Unless someone is going to claim that these Words cannot be taken at face value, they are unequivocal. Our works matter and they are essential to the goal of reaching the end as a good and faithful servant. Do not be so blind as to lead another to complacency by asking them to buy off on the idea of ‘salvation by faith alone’ with nary a living proof that the faith has a foundation in daily life. To do so would be to mislead one of His “little ones.”

For those of us who already know these truths, we are further instructed to teach all others to likewise abide, by our conduct, in observing His commandments. (28:20). As for me and my house, permissum meus fides exsisto a Opus Dei. That is, may my faith be an acceptable work of God unto Him.

Hearing the Call, Defend Something Greater than Yourself

Leave a comment

When asked to write an article on religious liberties, I originally thought to give an update on First Amendment jurisprudence and maybe to throw in a couple of quips about the direction the courts have taken on religious freedom. Instead, I find myself struck by the awe of our professional calling under the Constitution. I think about the current state of our moral and financial economies as a nation. Moreover, I think of the political philosophy of Eric Voegelin and his view of what it means to seek the higher order in life and the law.

The solemn oath we have taken as officers of the Court is a serious oath to defend the Constitution and all that it stands for. In my view, the Constitution came from and stands for something much greater than ourselves. Indeed, when we think only of ourselves, that’s about all we get. We must always be willing to think of and be willing to defend something greater than ourselves.

The need to defend free speech, religious freedom, and the right to assemble has never been more critical. We live in a society where values have become relativistic, where morality is centered on individual ‘needs,’ and where economic viability is the test for one’s societal worth. Sadly, the First Amendment often finds itself protected only by those who have a certain political view of what it means and the regular absence of a counter-position is misread as victory or consensus. We also forget that relativism is but a subtle form of anarchy. Yet, fortunately, the objectivity of the Constitution provides a societal solace not found in many other parts of the world.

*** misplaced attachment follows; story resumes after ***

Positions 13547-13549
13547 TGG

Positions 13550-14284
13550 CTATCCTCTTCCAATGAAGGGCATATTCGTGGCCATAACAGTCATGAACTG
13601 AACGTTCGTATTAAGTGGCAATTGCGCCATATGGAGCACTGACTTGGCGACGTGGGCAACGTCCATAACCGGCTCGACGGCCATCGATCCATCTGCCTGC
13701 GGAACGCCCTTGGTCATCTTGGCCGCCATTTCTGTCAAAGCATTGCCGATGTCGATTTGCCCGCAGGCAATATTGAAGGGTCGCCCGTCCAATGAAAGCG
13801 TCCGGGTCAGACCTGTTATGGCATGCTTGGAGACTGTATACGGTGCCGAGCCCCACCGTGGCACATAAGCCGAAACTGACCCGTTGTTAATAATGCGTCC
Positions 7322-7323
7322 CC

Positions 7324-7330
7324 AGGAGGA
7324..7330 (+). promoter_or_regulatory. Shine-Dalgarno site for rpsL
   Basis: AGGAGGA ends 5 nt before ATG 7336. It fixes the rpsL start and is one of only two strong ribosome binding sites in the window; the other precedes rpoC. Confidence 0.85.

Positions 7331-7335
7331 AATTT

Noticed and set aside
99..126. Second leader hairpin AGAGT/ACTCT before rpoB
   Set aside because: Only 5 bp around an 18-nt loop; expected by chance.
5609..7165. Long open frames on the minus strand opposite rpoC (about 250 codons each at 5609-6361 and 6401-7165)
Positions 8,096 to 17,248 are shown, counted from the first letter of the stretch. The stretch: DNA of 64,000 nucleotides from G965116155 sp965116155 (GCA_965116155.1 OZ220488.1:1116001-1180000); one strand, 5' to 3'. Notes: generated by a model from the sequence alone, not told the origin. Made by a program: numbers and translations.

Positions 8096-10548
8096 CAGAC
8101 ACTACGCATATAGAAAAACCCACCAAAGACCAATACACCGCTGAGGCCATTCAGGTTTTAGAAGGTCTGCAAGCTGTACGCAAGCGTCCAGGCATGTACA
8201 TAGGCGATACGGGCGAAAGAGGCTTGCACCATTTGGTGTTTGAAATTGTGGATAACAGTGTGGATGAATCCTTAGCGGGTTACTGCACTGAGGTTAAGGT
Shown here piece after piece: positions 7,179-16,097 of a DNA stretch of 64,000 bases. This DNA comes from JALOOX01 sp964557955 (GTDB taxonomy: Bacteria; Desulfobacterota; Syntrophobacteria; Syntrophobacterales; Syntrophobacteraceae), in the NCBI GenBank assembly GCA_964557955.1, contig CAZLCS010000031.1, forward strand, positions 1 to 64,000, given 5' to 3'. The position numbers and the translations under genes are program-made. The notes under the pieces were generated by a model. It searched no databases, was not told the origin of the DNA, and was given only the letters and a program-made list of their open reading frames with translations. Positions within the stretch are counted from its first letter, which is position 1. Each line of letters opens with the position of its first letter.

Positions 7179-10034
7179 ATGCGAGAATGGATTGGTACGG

Moreover, much of the ‘defense’ of the First Amendment has resulted in the conclusion that anything of divinity has no place in public discourse. Religion, faith, and a sense of wanting to restore order have been morphed into a negative, if even reviled, position in contemporary jurisprudence. It should not be so. We all ought to self-examine the purpose of being legal professionals and must strive to zealously defend the First Amendment as though the very progress of humanity depended on our advocacy. Indeed, we can only progress when we seek a higher order beyond our present lot in life. But for the idea of something greater and outside than ourselves, we would have no need or desire for progress as humans. We often forget that the difference between human evolution and natural evolution is that human evolution is generally self-directed. You must know that we can define the parameters of a bright and recovering future. We as lawyers can help define the justice necessary for America’s recovery.

In the case of the American justice system, our higher order is reflected in the language of the Constitution. In this vein, the trier-of-fact’s pull toward the higher order can only be had through a tension existing between the conduct that gave rise to the litigation and the law which applies when a given state of events is proved. Each side has a story to tell, both sides are presented and, from the tension between the sides, comes “justice.” The concept of a living justice is a purely noetic experience. Equally, justice must always be reflective of a higher calling toward Reason.

Reason, in the classical sense, is not to be taken as referring to `reason as mere logic or logical constructs’. Instead, “Reason” is a human experiential event, an ever-present “constituent of humanity,” and a “source of order in the psyche of man.” With an air of sincere hope, Eric Voegelin saw Man as being able to actually experience and articulate divinity. This experience, is one that comes from the illumination and presencing of both: a.) the disorder which constitutes man’s limited spatio-temporal material existence, and; b.) that which causes man to be a questioning being containing the divine within him. Please do not confuse the term “divine” with purely theological connotations. Think of it as more of the essence of what makes Man different than a common animal.